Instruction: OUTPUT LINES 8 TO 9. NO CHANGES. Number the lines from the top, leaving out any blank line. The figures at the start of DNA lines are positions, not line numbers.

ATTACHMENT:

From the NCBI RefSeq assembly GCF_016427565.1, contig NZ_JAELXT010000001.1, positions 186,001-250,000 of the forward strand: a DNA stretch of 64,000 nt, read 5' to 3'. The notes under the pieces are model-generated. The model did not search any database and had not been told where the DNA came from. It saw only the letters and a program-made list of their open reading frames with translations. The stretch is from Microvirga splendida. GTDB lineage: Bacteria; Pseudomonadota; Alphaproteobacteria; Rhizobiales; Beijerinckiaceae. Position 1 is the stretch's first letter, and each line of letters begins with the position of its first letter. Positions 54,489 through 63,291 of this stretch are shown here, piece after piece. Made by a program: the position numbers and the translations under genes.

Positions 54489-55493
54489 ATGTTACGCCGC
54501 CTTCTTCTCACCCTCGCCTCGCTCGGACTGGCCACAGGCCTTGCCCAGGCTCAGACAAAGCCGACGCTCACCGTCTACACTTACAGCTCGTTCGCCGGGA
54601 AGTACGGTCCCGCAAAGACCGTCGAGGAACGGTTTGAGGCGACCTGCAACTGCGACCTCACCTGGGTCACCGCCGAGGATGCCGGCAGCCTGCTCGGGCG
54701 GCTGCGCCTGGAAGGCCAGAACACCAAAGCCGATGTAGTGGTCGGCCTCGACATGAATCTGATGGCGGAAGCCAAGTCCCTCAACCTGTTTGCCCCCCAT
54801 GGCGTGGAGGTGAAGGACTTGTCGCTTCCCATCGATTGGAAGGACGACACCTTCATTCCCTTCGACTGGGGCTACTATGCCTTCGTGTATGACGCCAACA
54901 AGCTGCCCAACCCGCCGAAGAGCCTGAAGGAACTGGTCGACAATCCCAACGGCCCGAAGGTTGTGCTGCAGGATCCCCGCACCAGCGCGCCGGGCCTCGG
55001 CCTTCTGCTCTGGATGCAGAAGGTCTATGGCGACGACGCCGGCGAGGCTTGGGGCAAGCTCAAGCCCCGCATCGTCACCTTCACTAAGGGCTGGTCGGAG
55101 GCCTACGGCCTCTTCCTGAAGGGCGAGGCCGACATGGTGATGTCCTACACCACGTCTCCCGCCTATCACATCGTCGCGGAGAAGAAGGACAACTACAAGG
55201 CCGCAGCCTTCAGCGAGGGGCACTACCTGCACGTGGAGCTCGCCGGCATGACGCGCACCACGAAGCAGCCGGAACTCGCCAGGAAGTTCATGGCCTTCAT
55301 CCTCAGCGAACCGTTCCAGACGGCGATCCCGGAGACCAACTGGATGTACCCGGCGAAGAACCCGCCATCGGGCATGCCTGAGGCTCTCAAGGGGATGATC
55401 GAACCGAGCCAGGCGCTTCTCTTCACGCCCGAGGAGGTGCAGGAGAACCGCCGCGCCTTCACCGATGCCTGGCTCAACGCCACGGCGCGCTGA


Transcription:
54901 AGCTGCCCAACCCGCCGAAGAGCCTGAAGGAACTGGTCGACAATCCCAACGGCCCGAAGGTTGTGCTGCAGGATCCCCGCACCAGCGCGCCGGGCCTCGG
55001 CCTTCTGCTCTGGATGCAGAAGGTCTATGGCGACGACGCCGGCGAGGCTTGGGGCAAGCTCAAGCCCCGCATCGTCACCTTCACTAAGGGCTGGTCGGAG